Theatre students to perform one-act plays


Olivia Swenson-Hultz

Terr, played by Autumn Frykholm, a junior, secondary english language arts major, discusses the death of her husband with Tom, played by Cullen Scurlock, sophmore chemstry education major during a practice for the play After in the doudna on thursday night.

Angelica Cataldo, Entertainment Reporter


As students prepare for their final exams and papers, advanced theatre arts students in the directing and scene design classes are preparing for four one-act plays as part of their final project for class.

The plays will be performed 2 p.m. Saturday in the Doudna Fine Arts Center’s Black Box Theatre.

The shows being presented are Eric Lane’s “Faith,” Anna Gorisch’s “The Individuality of Streetlamps,” Glenn Alterman’s “After” and David Howard’s “Electric Roses.”

Student Directors Amanda Aguilar, Elizabeth Phillips, Marisa Foglia and Alison Conroy, in collaboration with scene designers and theater arts majors Holly Allen, Liz Allen, Deja Dade and Teri Sturdyvin prepared four short plays complete with different actors, sets, lights and scripts.

The directing students came from theater professor Kevin Doolen’s class and the scene design students came from theater professor Nick Shaw’s class.

“It’s definitely a challenge,” Aguilar said. “You have to work with everyone to express what your vision is.”

Phillips, a theater arts major, said one of the biggest challenges when working with others was finding a way to describe what she wanted.

“You use a lot of metaphors and pictures,” Phillips said. “(Allen) gave me a lot of ideas and at one point I forcefully had to change my vision at the last minute so that every element worked together.”

Phillips said her play “The Individuality of Streetlamps” had a simple set, but a lot of work and planning went into making sure the set reflected the script appropriately.

Aguilar, Phillips, Foglia and Alison spent time carefully picking everything out, from the scripts to their shows from play books, and had all of three weeks to hold auditions, cast their actors and get together with scene design students to map out stage lighting and sets.

The plays range from serious dramas to dark comedies. Each actor said the shows they picked were unique to them, ones where they could connect with each character and the situations they faced.

Aguilar, a theater arts and communications disorders sciences major, said her show, ‘Faith” covered heavy topics regarding religion, in which she recruited Phillip’s help to make her production authentic and realistic.

Foglia, a theater arts and education major, described her show “After” as a dark comedy with relatable characters.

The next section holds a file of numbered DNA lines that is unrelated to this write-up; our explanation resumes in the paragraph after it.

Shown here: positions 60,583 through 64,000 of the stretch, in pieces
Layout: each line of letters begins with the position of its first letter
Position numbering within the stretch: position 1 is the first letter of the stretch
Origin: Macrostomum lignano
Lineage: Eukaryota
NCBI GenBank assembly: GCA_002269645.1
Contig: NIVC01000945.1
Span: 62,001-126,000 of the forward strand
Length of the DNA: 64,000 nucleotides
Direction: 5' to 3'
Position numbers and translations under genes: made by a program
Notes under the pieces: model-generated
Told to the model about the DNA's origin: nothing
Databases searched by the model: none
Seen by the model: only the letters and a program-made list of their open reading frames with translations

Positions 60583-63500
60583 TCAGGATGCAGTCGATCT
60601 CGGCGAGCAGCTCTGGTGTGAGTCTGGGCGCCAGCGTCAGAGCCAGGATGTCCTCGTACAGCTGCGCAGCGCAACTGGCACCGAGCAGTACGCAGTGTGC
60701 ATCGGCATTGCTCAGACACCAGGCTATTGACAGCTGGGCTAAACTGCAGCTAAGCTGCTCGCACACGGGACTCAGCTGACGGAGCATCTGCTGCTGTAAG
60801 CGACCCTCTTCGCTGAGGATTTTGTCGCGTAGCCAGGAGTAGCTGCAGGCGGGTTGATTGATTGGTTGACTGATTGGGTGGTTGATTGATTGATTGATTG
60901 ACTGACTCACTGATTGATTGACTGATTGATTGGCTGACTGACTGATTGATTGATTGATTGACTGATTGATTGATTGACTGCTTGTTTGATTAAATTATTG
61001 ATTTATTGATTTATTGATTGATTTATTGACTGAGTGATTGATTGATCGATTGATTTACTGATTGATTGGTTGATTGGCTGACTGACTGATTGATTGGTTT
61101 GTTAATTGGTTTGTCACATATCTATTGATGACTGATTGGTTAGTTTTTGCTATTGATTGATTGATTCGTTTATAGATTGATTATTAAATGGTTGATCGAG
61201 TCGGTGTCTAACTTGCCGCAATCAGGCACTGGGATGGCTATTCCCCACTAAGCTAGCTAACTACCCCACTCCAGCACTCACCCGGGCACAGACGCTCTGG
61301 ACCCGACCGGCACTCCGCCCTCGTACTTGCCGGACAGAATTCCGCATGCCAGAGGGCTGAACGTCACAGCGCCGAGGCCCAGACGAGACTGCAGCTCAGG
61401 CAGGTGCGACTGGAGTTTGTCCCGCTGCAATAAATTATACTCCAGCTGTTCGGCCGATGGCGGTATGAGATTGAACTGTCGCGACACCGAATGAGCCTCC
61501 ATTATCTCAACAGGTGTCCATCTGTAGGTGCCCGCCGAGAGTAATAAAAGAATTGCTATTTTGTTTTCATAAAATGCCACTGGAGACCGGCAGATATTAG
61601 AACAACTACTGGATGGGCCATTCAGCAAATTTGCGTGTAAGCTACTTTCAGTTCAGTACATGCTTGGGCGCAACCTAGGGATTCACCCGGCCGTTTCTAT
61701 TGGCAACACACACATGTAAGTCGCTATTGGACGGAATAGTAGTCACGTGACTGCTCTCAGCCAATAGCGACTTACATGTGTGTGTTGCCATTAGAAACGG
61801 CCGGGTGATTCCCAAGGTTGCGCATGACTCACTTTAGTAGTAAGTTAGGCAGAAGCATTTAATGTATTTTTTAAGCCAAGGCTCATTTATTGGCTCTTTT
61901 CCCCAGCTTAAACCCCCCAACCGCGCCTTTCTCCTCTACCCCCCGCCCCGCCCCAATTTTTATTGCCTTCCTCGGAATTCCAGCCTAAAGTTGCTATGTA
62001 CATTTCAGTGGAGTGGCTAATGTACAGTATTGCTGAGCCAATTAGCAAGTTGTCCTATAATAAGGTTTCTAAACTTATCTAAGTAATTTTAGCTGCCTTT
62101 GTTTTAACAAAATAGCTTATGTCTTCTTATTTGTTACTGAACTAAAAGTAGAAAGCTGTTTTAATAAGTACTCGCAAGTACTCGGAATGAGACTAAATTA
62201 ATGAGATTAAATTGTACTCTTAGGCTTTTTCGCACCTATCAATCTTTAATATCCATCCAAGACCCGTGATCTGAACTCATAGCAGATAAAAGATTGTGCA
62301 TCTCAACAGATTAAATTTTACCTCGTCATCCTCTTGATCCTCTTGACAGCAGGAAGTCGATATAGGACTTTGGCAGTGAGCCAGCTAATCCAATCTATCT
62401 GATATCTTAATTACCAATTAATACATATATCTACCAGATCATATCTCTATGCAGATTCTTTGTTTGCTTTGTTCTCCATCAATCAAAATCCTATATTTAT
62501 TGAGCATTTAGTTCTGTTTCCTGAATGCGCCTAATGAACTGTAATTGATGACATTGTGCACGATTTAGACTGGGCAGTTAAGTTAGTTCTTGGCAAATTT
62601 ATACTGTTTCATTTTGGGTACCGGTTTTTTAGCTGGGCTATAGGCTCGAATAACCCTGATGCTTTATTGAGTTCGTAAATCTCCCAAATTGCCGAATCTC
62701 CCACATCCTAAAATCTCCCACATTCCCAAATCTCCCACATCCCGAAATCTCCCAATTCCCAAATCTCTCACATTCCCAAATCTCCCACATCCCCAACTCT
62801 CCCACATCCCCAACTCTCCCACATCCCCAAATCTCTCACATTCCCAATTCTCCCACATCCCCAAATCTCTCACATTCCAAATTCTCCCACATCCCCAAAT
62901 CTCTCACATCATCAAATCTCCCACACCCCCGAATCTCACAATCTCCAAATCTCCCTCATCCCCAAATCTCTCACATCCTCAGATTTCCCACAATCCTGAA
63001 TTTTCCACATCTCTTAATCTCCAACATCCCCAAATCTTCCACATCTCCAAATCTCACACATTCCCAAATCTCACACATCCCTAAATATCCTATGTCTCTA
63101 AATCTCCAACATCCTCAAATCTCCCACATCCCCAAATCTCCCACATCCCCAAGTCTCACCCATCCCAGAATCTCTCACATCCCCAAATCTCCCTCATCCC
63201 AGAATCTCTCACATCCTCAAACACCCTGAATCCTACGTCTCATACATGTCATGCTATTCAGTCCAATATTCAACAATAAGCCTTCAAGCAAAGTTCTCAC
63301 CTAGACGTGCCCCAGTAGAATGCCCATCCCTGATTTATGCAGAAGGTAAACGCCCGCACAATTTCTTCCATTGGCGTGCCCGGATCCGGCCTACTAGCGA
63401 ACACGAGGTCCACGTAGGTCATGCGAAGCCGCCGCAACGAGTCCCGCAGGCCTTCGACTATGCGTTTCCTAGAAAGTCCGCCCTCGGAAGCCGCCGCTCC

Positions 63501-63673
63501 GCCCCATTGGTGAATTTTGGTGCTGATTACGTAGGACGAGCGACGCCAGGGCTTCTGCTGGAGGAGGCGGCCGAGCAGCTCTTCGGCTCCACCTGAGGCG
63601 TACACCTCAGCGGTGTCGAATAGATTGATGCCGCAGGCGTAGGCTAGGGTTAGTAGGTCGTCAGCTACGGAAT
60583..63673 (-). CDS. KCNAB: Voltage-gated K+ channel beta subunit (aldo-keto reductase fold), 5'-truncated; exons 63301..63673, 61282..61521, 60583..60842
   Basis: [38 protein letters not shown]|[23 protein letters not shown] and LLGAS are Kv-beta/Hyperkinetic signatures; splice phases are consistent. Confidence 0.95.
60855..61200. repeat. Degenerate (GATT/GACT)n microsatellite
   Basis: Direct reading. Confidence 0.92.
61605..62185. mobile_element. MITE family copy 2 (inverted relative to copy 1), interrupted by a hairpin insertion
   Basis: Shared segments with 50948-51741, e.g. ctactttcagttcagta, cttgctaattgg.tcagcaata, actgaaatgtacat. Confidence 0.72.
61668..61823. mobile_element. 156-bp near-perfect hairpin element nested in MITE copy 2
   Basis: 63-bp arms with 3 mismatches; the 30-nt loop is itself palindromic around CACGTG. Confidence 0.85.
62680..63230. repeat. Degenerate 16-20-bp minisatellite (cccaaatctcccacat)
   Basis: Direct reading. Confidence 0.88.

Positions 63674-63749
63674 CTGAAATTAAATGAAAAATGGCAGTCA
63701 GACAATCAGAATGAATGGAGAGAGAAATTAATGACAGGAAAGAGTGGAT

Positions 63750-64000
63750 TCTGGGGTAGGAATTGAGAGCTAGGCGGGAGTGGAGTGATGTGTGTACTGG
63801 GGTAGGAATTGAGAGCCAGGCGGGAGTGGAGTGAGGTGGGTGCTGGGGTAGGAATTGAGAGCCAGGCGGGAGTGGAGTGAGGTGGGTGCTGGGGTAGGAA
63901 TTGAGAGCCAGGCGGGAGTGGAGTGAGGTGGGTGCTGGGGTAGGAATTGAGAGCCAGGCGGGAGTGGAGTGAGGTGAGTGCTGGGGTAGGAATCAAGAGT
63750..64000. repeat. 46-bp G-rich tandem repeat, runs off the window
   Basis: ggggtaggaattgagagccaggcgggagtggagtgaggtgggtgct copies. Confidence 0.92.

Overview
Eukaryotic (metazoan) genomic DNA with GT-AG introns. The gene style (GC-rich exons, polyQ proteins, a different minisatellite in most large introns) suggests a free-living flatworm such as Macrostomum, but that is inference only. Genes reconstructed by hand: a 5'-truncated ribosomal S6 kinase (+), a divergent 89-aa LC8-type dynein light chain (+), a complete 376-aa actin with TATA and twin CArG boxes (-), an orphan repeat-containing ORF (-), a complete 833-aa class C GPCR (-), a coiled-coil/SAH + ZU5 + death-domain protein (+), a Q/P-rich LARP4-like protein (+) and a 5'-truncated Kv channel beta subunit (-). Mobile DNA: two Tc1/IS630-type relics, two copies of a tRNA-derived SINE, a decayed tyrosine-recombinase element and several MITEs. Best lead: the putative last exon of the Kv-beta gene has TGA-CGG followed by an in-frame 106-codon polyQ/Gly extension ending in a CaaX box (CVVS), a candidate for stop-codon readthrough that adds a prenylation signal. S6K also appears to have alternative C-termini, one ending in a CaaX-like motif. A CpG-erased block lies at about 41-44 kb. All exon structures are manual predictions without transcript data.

Aguilar, Foglia and Phillips said the biggest challenge in finding a show was finding written characters who were both dynamic and relatable.

Aguilar, Phillips and Foglia all started out as actors in the theater department but only Aguilar had experience directing when she was active in high school theater.

All three said being actors themselves helped them work well and be more understanding with their own actors.

“It’s surprising how much you learn about acting from a directing class,” Philips said.

Each contemporary play is about one act long and contains no more than three actors. Each director did their own advertisement for auditions and coincidently casted some of the same actors for different roles in each play.

All the directors made their own rehearsal schedule, making sure time did not overlap with one another because they shared actors.

“Your show grows with the actors,” Aguilar said.

Foglia said one of her fears about the project was not being able to find the right actors or enough actors for her script. However, she also said after auditions those fears went away because her auditions went well.

Student actors Cullen Scurlock, Autumn Frykholm, Blake Richardson, Danny Becker, Orlena Stapleton and Jessica Knell were all casted to be part of the four plays.

After casting their productions, each director put together a director’s manual and began mapping out their individual image of their chosen script.

“You never want to put things in the script that weren’t meant to be there,” Foglia said. “A lot of the creative liberties came from my actors. They do things in a different way that I didn’t even think about.”

Thursday night marked their official tech rehearsal day for the show.

All four shows will be performed back-to-back. The show is free to attend and open to the public.

Disclosure: Marisa Foglia is a staff member of The Daily Eastern News

Angelica Cataldo can be reached at 581-2812 or [email protected].